I spent the Thanksgiving weekend visiting my mom in the retirement home in which she resides in Newfoundland.
I’ve documented in the past my preference that she would choose to live with her family but you can’t turn a life-long, strong-willed person into a compliant ‘we-know-what’s-in-your-best-interest-so-do-what-we-want’ person overnight.
Before my dad passed away, they had made a pact that neither of them would ever burden their children in their old age and while I’m pretty sure my dad might have backed down, given the opportunity, that’s not the nature of my mom. A pact is a pact.
She is comfortable where she is, well cared for and, without a doubt, the fittest resident there She’s got energy and probably 51 of the 52 cards in her mental deck, her short-term memory being the one card that has slipped off the table. She is frustrated by the fact that the list she made out yesterday is not to be found today, stuffed into some pocket where she was certain it would be easy to find, but has now become a half-day search through every pocket she owns.
While I explained to her that this memory loss is God’s way of keeping her busy all day, she was not entirely amused with that notion. She wants to feel 100 per cent all of the time.
In some ways, I wish I was around more and could take the time to photograph her neighbours and listen to their stories. The home has about 70 residents, and each one has a thousand stories each.
These are not fading biological entities; they are walking history books, full of fascinating life stories, wisdom and good humour.
Of course, as my mom was quick to point out, you couldn’t tell fact from fiction in some of them, but even if they were fiction, they were well-crafted and probably bore some elements of truth.
There was a miner who injured his back and decided to work in a sawmill instead, only to cut his right hand in half the first week he was there.
There was a woman who raised 11 children while tending the garden and splitting all the fish her husband could catch, but who wore a dress and broach every day of her life and never let a hair get out of place on her head.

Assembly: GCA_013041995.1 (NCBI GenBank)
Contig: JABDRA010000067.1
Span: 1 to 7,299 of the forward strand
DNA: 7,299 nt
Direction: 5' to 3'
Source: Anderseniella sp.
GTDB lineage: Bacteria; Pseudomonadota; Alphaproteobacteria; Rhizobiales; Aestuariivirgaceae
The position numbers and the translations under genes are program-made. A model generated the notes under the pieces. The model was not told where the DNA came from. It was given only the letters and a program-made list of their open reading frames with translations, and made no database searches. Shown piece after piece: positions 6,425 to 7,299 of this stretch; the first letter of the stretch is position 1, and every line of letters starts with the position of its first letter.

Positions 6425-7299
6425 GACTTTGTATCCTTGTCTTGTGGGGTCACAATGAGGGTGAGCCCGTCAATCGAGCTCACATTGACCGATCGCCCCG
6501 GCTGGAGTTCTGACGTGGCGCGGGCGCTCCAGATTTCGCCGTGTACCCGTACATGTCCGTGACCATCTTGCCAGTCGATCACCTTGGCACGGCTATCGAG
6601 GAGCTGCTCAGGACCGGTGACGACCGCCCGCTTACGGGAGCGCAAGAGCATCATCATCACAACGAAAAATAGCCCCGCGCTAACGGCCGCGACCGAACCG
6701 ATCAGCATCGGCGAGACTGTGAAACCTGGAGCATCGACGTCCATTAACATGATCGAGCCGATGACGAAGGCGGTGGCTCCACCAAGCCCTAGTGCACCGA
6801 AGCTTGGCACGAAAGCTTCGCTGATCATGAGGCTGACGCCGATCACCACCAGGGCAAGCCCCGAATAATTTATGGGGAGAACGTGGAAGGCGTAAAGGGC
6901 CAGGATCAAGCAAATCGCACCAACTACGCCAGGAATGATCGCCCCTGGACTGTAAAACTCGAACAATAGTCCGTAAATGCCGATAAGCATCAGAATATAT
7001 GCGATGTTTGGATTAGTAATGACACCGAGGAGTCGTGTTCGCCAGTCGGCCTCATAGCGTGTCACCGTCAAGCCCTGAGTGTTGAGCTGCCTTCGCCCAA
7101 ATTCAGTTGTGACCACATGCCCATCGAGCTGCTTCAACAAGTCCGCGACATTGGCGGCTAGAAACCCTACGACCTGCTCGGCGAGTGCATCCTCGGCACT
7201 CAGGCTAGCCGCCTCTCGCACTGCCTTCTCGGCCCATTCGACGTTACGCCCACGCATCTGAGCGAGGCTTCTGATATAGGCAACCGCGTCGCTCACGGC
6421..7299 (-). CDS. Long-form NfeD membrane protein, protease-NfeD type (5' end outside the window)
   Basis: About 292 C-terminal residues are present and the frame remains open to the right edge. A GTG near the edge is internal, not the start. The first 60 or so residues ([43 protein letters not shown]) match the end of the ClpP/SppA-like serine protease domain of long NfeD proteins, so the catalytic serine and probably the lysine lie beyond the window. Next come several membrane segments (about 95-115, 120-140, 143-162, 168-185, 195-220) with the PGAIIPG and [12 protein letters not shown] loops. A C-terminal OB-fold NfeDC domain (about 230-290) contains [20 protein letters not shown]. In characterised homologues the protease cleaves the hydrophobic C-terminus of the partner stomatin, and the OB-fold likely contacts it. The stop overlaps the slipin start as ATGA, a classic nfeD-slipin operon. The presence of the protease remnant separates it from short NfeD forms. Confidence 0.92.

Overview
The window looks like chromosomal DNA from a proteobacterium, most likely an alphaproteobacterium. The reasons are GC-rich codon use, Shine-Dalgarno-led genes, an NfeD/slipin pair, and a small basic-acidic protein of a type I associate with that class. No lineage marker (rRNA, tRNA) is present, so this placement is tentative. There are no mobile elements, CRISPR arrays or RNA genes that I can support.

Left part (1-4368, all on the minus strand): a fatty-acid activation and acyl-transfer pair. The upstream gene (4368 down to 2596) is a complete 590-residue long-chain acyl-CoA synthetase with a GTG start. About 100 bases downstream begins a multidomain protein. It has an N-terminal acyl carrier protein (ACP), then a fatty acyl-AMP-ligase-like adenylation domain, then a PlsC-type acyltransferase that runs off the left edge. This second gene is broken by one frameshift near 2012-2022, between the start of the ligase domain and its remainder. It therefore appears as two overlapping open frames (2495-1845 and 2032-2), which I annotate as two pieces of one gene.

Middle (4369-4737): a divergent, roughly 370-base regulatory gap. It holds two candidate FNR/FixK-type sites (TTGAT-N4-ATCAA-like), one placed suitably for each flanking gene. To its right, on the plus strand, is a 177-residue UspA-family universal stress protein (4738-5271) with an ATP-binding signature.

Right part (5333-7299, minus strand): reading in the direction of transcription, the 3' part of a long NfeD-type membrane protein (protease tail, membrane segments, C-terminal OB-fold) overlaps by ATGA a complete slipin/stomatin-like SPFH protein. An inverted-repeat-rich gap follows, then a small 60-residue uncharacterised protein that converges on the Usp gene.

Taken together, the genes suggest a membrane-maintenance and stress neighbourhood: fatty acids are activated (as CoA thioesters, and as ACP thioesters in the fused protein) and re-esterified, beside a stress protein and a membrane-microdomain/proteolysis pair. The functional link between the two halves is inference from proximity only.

There was a woman whose hands are now terribly crippled with arthritis, but bragged of the thousands of socks and mitts she knitted for the soldiers and poor children for much of her life.
My mom has adopted the role of keeping an eye out for some of her co-residents. She makes sure a couple of the ladies near her are out for the meals on time with her gentle prodding. She keeps an eye out for those who are simply standing in a hallway, not sure of where they are going or what they were going to do when they started their journey. She attends every gathering for exercise, or for entertainment, and she does a few laps of the building, inside on poor weather days and outside on nice ones.
I still wish my mom had chosen to live with family, but can understand why she is comfortable where she is. She is independent and, in fact, has a true sense of purpose in assisting others who are not quite as independent as she is. And, of course, she enjoys linking together the lives of those she meets.
Before social media, there was real memory of who married who, and who were the children and who they married, and there is rarely a conversation in this remote area of the country where common relatives do not eventually emerge and those stories of individual lives converge into stories of entire communities.
It was a fascinating weekend, and I returned home thankful for my blessings and her’s, as one should at this time of the year.
Graham Hookey is an educator who write about education, parenting and eldercare.